The full report is available here. I’m particularly proud of the methodology we used, eschewing the usual closed door Commission and one way consultation process and opting instead for a set of Solutions groups which have not only informed the work but engaged hundreds of people and developed solutions which are already being implemented even before the County Council has responded to the report.
At the heart of the report is our belief in the power of collaboration. Our approach is to combine devolution of responsibility and resources to schools with an expectation that they commit to strong partnerships with:
‘Pyramids’ of secondary and their feeder primary schools and early years settings where objectives and accountabilities are focussed on the attainment and progression of every child;
Other neighbouring schools and organisations working with young people and the wider community where the objectives and accountabilities are focussed on the well-being of every child;
Schools with a similar profile to themselves in ‘families’, where the objectives and accountabilities are focussed on the quality of teaching and learning and school improvement.
For this collaboration to make a difference it must be long term, substantive, focused and based on measurable aims. We have called the report ‘no school an island’ to signal the importance that we attach to the principle that publicly funded institutions must take both individual and shared responsibility for the interests of the children and young people of Suffolk. We believe that schools now need to open their doors more routinely and purposefully to a wider range of partners, engaging with employers to enable children and young people to have a richer understanding of, and engagement in, the world of work, and to involve the wider community, especially parents, in valuing education and raising children’s achievement.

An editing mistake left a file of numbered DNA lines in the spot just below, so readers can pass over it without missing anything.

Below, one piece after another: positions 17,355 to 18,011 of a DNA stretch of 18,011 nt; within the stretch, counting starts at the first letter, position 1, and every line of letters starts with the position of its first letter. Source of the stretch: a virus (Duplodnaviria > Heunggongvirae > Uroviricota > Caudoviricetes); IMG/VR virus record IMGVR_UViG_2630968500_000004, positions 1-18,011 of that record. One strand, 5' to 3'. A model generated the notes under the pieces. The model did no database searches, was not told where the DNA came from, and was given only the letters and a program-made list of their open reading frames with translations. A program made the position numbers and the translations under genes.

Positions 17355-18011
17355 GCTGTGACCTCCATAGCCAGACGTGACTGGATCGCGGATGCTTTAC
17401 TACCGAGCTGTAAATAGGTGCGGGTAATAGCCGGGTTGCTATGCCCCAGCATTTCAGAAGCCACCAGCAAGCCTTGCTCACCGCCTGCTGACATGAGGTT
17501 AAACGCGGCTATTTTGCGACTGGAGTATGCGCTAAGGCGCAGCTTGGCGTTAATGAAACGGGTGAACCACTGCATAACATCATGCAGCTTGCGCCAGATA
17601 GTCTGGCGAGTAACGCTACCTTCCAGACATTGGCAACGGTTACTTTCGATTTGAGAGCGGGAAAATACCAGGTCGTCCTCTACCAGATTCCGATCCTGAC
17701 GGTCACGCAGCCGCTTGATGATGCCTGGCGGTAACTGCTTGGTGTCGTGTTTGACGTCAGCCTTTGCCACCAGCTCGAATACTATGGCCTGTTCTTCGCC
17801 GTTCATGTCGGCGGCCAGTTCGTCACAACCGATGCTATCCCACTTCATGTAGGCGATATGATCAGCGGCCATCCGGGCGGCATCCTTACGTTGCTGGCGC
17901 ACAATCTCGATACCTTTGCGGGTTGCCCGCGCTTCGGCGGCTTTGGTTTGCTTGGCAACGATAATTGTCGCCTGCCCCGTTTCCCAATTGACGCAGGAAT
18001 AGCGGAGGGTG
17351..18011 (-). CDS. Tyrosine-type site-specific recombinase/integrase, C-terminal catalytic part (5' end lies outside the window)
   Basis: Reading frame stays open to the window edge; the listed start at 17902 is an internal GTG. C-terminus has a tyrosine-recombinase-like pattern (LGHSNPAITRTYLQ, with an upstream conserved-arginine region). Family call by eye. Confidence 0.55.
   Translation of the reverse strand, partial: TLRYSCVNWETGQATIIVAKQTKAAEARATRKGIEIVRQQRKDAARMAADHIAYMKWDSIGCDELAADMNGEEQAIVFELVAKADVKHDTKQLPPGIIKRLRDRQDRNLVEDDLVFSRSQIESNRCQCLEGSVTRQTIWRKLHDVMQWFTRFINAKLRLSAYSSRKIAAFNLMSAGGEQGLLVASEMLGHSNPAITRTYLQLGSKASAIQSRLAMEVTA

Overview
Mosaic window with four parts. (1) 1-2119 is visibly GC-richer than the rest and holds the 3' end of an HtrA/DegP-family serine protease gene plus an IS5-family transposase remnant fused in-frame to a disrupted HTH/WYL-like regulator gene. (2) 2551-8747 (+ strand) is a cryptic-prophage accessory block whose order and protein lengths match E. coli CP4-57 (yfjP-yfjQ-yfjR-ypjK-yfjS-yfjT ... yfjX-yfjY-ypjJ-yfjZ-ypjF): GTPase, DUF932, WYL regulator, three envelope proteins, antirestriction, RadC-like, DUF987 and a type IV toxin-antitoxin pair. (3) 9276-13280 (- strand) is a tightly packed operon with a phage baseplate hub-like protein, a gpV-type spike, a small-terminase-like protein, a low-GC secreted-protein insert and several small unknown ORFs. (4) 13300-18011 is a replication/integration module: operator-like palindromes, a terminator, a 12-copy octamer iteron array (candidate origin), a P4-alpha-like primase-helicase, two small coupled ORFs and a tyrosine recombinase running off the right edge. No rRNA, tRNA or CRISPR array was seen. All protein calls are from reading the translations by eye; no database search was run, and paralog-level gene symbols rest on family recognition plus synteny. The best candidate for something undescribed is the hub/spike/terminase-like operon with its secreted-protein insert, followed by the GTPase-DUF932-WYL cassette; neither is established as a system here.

Another key recommendation (there are twenty in all) is that Suffolk should form a strong partnership with an inner London authority. Partly to learn from the latter’s success but also to address the danger of insularity in Suffolk and to provide opportunities for schools, teachers and pupils to develop new relationships, insights and ambitions. Yesterday saw the first step as pupils from Suffolk and Hackney met and studied together at Holy Trinity School, Dalston under the encouraging gaze of teachers and councillors from both Councils.
Suffolk County Council has been supportive and encouraging but officers and councillors will now take a few weeks to develop a considered response to the report. When exploring successful improvement strategies there is a tendency to overlay a post hoc neatness on the process but, on closer inspection these change processes – from Ontario to London Challenge – turn out to have been multi-faceted and emergent. Achieving a step-change in performance will require effort and adaptation. We hope many of our ideas will work well but others will no doubt need to be refined.
But whatever emerges from the County, many of the ideas in our report are already progressing. For example, there is the collaboration between two clusters of schools around the development of a 9-14 ‘mid-Bacc’ focussed among other things on ensuring a successful and substantive primary secondary transition. There is also the work done by the employer engagement group which rests of the powerful foundation of a set of core competencies – communication, responsibility, teamwork and initiative – jointly agreed by teachers, employers and young people. Using this framework Suffolk schools can benefit from the palpable enthusiasm among local employers to engage more fully not just with schools as institutions but with the content of teaching and learning.
I have really enjoyed the Inquiry process and, although I say it myself, I think our approach is relevant not just to Suffolk but represents a robust and imaginative way to addressing the issue facing all localities: how do we improve standards and maintain some kind of local public accountability and engagement in the context of councils’ losing their provider role and of the establishment of more and more Academies and free schools?
This blog first appeared on the website of Public Finance
Not to be rude, but did you read the Scalzi article I linked to? The one I said I agreed with? I think that specified exactly what made me uncomfortable.
And, because it hasn’t been reposted here in weeks, here is what I think of fan fiction: http://neil-gaiman.tumblr.com/post/21746